• Voicemale

Voicemale

  • "The government had agreed through charter to use a random number system to pick winning Premium Bonds from a monthly draw, thus rendering ownership of Bonds a form of sanctioned gambling. This sanctioning and endorsement was important […] it afforded a respectability to investment in chance that has eluded casino culture to this day." - Alan Read

Consider how civic politics is a game of chance, or even a gamble. People represent our ‘best interests’ in this game, because it was agreed upon long before we were born (much less, old enough to vote) that the game, and this form of political representation, would serve us.

Now, consider who ‘us’ is. Do civic representatives legitimately represent all of us? Think about the problems we have inherited from such representation, our ‘heritage’ of politics. Perhaps it’s not surprising that an increasing number of us choose to have nothing to do with the game of civic politics, and ignore how we are represented.

When our production was generously given access to this Heritage Room in the Kitchener City Hall, we wondered, who this space represents. Notice the mural on the back wall that in part depicts famous people from Kitchener’s history. Does this place represent them? Maybe. We discovered that the Heritage Room is a place where city zoning decisions are made. So, is this a place where different zones or regions of the city are represented? Perhaps. What troubles us about the Heritage Room is that it is a place where a certain myth of democracy is practiced; indeed, in the rituals of this place, myths are brought to life and have significant impact on the lives of all citizens in this city.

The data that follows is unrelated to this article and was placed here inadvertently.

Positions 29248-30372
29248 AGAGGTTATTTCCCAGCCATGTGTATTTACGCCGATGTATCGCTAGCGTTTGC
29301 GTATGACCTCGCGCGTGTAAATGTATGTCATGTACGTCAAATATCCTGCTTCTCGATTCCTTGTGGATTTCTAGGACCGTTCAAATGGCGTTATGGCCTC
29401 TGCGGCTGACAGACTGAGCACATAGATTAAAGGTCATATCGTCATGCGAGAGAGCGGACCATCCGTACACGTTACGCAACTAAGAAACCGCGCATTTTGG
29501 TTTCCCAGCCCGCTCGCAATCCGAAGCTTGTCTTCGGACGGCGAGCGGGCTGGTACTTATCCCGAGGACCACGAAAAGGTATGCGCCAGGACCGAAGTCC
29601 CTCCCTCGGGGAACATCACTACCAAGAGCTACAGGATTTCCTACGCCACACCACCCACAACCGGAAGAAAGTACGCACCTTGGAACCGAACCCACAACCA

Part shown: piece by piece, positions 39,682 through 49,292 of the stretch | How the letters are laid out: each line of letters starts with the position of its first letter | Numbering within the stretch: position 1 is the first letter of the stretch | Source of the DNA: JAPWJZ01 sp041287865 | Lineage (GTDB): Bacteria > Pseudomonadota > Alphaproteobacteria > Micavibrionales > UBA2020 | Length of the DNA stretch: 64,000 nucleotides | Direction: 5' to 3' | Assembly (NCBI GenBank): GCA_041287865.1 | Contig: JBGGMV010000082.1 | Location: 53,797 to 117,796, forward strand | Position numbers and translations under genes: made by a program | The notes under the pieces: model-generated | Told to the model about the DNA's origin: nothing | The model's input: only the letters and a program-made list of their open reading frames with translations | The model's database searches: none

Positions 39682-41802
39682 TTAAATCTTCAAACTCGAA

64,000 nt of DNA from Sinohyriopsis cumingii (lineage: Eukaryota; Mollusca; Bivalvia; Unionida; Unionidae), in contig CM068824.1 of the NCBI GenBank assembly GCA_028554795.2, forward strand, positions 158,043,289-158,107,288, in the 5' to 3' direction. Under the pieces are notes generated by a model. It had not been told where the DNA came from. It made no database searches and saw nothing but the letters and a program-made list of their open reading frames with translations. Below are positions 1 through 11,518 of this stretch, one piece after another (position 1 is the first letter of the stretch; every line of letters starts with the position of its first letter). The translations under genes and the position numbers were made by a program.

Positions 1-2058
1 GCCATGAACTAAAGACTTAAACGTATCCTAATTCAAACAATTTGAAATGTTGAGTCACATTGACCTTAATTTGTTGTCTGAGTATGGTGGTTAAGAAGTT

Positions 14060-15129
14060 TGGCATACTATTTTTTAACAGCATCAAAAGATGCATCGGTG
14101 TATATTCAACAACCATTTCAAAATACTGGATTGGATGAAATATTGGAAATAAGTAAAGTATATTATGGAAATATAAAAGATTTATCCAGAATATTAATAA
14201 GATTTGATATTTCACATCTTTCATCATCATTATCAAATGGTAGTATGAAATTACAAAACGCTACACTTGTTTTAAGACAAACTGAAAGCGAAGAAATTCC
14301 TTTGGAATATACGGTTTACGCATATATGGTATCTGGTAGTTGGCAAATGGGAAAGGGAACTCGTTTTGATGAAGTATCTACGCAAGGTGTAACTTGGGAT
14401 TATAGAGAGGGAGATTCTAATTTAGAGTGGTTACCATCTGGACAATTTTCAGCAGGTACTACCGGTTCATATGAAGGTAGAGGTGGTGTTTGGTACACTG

In the performance you are about to experience, we wanted to bring the myth of liberal democracy to life in the form of a kind of sanctioned game. And we also wanted to bring this game to a grinding halt. We wondered if we could achieve this by introducing a certain kind of player, a woman who does not feel as though she is part of the game.

For us, this has ultimately been a process of reclamation, an act of re-appropriating what has been lost. In reality, I think this is a messy process. But one thing is clear: whatever was taken away can no longer be the same. The act of reclaiming rejects the reassurance of ontological purity. Reclamation may seem like a defensive gesture, but it actually involves conversation, listening, revealing of perspectives, and a critical reckoning of our most fundamental rights, which tend to be assumed until they are taken away.